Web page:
Directed by: Arnold Schwartzman
Narrated by: Patrick Stewart, Whoopi Goldberg, Ben Kingsley
Written by: Sir Martin Gilbert & Rabbi Marvin Hier
Studio: Moriah Films/Koch Lorber Films
Video: 4:3 Fullscreen
Audio: Dolby Digital 5.1
Length: 100 minutes
Liberation, a companion DVD and follow-up to Genocide (1981), details
concurrently the war activity against Nazi Germany from 1939 to 1945 as
well as the continuing slaughter of the Jews by Hitler’s forces and his
collaborators. Using primarily archival footage and original
broadcasts, narration is mainly by Patrick Stewart.
Liberation, produced by the Simon Wiesenthal Center’s Moriah Films, as
has been a number of other documentaries, is an excellent historical
account of World War II in Europe. Effectively juxaposed are riveting,
very personal experiences of Jewish persecution and murders during
Hitler’s “Final Solution.”
From the time of Britain’s declaration of war on Germany in 1939
through the defeat of Germany in 1945 and the liberation of the death
camps, we are given an absorbing presentation of high points of the
war. After watching battle strategies, victories and defeats as
well as the continuing murders of Jews in the cities and the
camps, the scenes of the rescue of Jews from the camps and huge
crowds finally celebrating, singing and shouting on the streets in New
York, London and Paris are, of course, a relief to see.
Though most of us are aware of the years-long apathy of the rest of the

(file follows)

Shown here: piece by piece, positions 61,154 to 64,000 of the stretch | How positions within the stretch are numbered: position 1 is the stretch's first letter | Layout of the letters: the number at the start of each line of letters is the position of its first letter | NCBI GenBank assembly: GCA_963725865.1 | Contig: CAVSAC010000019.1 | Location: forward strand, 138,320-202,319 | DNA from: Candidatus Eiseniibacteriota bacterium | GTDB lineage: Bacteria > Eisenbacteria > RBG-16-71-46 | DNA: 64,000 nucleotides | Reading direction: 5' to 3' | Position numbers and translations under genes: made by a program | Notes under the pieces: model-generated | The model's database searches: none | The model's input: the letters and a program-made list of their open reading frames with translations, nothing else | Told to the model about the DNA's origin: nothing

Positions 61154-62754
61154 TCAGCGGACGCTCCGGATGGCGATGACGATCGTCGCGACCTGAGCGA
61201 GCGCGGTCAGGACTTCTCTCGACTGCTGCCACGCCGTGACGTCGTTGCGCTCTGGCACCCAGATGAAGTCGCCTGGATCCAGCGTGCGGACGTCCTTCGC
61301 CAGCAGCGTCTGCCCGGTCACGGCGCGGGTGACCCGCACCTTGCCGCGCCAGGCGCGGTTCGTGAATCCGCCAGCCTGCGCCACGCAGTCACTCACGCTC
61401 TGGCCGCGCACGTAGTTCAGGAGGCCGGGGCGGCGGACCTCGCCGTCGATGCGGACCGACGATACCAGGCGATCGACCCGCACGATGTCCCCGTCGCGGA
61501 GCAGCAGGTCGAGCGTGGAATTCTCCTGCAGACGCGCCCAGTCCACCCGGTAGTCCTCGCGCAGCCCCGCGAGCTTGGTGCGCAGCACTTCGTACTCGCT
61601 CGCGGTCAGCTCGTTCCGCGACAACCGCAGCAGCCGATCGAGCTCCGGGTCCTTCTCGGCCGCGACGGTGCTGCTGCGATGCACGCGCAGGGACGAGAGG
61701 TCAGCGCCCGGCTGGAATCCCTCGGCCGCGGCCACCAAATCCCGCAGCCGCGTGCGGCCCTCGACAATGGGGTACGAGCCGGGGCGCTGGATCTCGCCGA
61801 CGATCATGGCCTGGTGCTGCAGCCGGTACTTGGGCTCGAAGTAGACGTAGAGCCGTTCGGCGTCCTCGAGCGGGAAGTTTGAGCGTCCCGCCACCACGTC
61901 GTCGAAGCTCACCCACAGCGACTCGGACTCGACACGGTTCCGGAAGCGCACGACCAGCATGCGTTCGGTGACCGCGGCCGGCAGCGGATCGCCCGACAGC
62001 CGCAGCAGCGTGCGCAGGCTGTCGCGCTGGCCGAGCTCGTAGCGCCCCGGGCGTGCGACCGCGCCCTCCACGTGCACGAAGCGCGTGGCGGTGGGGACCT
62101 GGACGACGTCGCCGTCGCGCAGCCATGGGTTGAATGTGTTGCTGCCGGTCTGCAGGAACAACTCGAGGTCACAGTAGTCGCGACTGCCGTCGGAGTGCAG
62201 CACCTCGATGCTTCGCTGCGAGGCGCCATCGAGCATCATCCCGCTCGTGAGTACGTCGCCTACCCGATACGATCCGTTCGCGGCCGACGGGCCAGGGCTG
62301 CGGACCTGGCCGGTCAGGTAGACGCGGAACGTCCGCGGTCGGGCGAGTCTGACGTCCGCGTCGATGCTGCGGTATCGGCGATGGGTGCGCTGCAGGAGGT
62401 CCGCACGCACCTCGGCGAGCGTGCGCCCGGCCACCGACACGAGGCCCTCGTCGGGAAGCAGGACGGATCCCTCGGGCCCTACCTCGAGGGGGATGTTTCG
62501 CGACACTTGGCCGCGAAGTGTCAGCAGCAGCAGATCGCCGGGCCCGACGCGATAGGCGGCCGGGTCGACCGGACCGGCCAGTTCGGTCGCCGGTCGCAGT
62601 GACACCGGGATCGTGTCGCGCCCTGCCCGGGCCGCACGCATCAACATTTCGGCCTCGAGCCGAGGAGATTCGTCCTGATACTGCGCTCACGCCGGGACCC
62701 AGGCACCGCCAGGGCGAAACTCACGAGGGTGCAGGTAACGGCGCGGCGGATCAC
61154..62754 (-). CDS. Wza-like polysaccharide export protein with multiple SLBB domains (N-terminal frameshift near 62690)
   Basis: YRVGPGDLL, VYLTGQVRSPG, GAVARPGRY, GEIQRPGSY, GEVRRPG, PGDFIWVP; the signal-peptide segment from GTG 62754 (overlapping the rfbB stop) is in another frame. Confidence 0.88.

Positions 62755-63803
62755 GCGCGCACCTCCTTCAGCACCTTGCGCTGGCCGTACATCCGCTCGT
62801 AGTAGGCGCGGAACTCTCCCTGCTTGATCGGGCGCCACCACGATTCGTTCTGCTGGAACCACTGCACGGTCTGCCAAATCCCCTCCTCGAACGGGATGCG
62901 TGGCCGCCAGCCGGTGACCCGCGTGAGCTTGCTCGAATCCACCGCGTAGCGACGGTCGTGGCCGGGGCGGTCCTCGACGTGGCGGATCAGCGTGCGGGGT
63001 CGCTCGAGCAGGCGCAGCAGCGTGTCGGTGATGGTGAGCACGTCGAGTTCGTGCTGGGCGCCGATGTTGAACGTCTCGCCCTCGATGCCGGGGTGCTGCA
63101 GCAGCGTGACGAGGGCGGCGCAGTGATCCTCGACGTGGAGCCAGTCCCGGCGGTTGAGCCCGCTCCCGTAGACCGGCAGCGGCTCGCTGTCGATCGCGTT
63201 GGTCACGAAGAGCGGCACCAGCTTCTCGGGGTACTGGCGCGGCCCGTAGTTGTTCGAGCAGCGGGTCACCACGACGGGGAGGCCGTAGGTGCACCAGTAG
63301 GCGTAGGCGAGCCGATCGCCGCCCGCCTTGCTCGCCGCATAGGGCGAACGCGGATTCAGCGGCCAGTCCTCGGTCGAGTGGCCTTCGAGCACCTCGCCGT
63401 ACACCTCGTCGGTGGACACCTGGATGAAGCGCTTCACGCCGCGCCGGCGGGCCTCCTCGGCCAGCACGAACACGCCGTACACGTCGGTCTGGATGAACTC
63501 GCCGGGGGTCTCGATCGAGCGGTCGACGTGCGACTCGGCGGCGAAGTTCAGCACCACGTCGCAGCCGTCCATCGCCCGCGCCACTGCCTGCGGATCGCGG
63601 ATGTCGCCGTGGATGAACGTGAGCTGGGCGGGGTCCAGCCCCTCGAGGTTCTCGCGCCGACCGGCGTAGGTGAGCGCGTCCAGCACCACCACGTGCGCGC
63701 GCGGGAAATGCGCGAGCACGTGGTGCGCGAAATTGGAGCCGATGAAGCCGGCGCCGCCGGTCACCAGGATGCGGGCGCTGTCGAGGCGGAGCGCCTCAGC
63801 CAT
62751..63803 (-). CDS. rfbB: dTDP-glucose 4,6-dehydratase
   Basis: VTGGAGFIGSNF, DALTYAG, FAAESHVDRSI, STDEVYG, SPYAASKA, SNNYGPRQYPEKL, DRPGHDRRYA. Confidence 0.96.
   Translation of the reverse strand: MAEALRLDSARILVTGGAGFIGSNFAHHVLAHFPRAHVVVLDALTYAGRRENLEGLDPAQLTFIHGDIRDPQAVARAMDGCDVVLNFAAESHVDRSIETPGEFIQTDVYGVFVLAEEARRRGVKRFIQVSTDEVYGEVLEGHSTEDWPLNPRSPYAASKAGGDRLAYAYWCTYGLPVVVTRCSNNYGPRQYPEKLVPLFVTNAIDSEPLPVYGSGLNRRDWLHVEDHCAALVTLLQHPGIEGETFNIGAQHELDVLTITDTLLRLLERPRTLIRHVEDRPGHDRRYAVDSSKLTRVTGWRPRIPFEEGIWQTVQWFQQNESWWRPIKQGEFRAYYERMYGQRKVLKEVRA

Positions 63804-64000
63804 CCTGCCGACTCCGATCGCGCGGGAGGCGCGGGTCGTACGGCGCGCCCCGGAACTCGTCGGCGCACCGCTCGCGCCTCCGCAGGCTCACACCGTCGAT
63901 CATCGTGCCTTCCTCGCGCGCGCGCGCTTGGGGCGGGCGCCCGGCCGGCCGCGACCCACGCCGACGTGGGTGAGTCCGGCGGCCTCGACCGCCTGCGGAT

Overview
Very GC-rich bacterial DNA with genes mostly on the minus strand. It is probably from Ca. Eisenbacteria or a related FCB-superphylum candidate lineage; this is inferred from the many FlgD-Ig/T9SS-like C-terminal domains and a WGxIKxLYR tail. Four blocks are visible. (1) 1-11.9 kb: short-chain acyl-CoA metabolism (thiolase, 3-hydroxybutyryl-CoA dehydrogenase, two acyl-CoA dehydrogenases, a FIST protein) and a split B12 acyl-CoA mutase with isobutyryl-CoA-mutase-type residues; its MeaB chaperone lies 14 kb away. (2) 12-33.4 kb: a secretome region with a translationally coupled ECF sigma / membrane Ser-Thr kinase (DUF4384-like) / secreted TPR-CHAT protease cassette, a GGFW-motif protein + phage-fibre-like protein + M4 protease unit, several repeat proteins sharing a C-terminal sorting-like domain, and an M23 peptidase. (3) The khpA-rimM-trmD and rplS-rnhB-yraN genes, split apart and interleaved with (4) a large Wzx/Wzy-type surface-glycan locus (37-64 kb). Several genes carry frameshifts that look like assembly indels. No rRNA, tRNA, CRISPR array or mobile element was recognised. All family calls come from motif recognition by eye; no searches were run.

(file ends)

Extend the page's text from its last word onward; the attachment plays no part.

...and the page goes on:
world to the plight of the European Jews, this film reinforces the
fact of the unbelievable apathy via various accounts. Here are
examples: By 1942 news of the extermination had reached the West.
Pope Pious the 12th would not join the West in public denunication of
the mass killings, as he wanted to avoid offending German Catholics.
The only march in Washington consisted of 400 European rabbis demanding
action on behalf of the Jews of Europe. Roosevelt refused to meet with
Resistance did grow in Europe. In Holland leaflets proclaimed “Whoever
remains glued to his chair will have to explain himself after the
liberation.” News of D-Day reached everywhere. Anne Frank wrote in her
diary “I have the feeling friends are approaching.” Allied troops
liberated more than 100 camps. Finally, the survivors saw faces of
compassion. The film concludes with the words of Winston Churchill on
the BBC announcing the end of the war on’ May 8, 1945: “Do not despair.
Do not yield to tyranny. March straight forward and die if need be,
Liberation is an excellent companion piece to two other extraordinary films reviewed on this website, Genocide and Unlikely Heroes.